I'm returned, sleep-deprived and jet-lagged, from back-to-back conferences in the Seattle area. First there was the Microsoft-hosted Digital Crimes Consortium, which combined three prior conferences - Law Enforcement Tech, Digital PhishNet, and the Botnet conference, into one. With some 400 attendees from more forty different countries, many great international law enforcement collaborations will come from that event. Microsoft was a fantastic host, as always, and the law enforcement folks got a special "badges only" day at the beginning of the conference to learn about new tools from Microsoft to help in the fight against cybercrime.
Next was the Anti-Phishing Working Group / IEEE eCrime Researchers Summit, where UAB students Brad Wardman and Gaurang Shukla and I presented a paper on analyzing phishing URLs to reveal underlying website vulnerabilities being exploited by cyber criminals. Many great papers were presented by academics from around the world, and encouraged by some great corporate and law enforcement participants to continue this growing area of research. The APWG staff, and Randal Vaughn from Baylor, and the whole gang from Internet Identity put together a great conference! Friends from Citibank, Google, PhishLabs, SilverTail, eBay, Affilias, SupportIntelligence, Cyveillance and others shared great industry perspectives to help inform the academics of their pain points that could benefit from research, as well as sharing research of their own. I was especially excited to learn of some fellow dataminers at University of Ballarat, Australia, and to see what they are doing with phishing email detection, but there was a great crowd of researchers presenting from Mississippi State, Texas State, Carnegie Mellon, University College Dublin, University of Konstanz, and University of Buffalo. You'll be able to read all the papers in the near future through the IEEE Proceedings.
But I have to say, despite the jet-lag, I really wish I was at RSA Europe right now. The big news today was a presentation by FBI Supervisory Special Agent Keith Mularski and Andy Auld from the Serious and Organised Crime Agency (SOCA).
I'm tired, so I'm going to let the media tell the story . . . please read the articles below and accept my apologies for not writing my own.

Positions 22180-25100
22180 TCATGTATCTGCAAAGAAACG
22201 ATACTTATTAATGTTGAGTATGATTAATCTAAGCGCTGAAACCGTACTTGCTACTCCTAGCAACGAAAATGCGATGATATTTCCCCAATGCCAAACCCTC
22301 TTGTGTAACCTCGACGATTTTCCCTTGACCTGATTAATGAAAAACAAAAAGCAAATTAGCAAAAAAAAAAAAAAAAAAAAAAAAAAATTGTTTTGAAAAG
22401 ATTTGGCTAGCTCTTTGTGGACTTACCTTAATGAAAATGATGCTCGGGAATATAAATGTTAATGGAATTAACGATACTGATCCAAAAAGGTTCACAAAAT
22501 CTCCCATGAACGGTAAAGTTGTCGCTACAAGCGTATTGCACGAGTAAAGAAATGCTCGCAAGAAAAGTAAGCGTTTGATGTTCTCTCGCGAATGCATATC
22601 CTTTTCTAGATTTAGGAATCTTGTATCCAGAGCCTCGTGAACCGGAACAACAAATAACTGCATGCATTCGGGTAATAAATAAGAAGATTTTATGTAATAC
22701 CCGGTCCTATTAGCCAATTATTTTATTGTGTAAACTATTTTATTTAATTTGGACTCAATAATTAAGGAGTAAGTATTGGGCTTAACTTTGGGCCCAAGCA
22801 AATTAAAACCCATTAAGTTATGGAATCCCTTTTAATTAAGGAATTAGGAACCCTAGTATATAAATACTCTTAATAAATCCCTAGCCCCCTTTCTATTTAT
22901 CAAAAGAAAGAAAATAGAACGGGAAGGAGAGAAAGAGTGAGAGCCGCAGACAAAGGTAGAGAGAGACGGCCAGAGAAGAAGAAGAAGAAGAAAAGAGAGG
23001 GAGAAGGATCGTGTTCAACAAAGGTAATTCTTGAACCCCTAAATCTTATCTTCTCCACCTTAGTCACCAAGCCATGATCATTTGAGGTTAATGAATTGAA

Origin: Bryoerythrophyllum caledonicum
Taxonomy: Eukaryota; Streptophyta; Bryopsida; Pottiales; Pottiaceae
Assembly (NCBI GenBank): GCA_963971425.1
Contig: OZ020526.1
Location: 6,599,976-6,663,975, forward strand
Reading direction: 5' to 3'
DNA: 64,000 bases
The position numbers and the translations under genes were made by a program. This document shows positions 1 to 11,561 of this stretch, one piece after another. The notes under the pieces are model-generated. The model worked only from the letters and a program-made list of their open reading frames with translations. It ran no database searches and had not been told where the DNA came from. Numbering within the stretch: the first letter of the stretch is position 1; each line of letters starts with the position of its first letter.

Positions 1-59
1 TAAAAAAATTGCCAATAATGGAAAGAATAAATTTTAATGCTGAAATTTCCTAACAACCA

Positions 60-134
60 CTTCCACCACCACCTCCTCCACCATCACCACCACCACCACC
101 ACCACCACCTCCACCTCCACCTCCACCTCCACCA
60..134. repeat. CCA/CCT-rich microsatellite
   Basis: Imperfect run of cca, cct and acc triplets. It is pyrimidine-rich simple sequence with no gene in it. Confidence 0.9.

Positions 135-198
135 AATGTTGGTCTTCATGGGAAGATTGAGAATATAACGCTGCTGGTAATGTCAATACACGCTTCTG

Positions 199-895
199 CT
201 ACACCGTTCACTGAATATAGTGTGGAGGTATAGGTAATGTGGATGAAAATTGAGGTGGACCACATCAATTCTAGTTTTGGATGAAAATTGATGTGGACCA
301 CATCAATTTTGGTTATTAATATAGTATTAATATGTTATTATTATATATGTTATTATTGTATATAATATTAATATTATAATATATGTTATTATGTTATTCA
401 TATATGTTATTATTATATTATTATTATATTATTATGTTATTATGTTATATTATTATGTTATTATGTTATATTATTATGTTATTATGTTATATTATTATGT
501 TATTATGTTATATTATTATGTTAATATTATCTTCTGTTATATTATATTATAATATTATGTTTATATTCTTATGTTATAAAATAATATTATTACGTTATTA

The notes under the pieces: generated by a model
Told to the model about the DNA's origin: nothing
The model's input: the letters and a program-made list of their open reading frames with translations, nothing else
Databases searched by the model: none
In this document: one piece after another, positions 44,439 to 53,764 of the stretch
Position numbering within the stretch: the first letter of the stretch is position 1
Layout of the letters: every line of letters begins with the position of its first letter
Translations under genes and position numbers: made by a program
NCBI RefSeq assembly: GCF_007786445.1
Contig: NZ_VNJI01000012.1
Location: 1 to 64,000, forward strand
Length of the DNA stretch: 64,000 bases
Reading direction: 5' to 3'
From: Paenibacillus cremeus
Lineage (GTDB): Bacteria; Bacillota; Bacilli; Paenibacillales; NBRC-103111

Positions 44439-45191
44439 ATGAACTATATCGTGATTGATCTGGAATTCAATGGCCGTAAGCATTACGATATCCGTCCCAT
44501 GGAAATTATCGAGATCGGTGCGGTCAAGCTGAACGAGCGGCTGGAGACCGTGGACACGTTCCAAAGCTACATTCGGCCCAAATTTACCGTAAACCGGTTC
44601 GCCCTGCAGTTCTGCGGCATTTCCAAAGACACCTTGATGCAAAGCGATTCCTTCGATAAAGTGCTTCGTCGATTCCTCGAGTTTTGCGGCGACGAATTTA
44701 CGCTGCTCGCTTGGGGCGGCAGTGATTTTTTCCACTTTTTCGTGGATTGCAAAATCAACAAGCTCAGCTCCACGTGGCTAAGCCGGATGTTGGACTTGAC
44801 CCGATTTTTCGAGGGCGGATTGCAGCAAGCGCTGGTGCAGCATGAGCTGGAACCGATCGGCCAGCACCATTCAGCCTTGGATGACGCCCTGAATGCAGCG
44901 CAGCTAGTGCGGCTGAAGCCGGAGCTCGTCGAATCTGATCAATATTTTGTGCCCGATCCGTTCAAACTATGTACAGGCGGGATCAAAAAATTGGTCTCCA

Some of the articles had to take the mud-slinging side of the story:
"Russian Police and Internet Registry Accused of Aiding Cybercrime" (eweek Europe)
"SOCA: Russian Cyber Gang Bribed Police" (ZD Net)
Still, the important points did make it through the hype machine:
"FBI and SOCA need help" (Computer Weekly)
where Keith Mularski says "A partnership with the IT Security industry is important" and Andy Auld, head of intelligence and e-crime at SOCA says "The US, UK, Germany, Netherlands, and Australia have all joined forces to form a taskforce to tackling this international problem."
"FBI and SOCA Seek Help From Security Teams" (V3)
Some saw it as painting a gloomy future:
"Experts See Forecast Worsen for Cybercrime" (PC World)
While others painted it in a more sensational positive light:
"FBI and SOCA plot cybercrime smackdown: White hats get proactive on e-crime" (The Register)
I've worked with both guys in the past, and I know how I'm interpreting the presentation: We've got a big problem we are facing, and only through global cooperation by law enforcement AND industry can we solve it. That's the same messages we heard at Digital Crimes and the same message we heard at APWG eCrimes, but unlike the past, the current round of conferences wasn't just talk. It was presentation after presentation of how the cooperation is actually working!
I have to give one shout-out while I'm blogging. It was great to make a new Russian friend, Pavel, who came all the way to Tacoma to share the message that there are plenty of "good guys" in Russia. Thanks for making the trip, Pavel!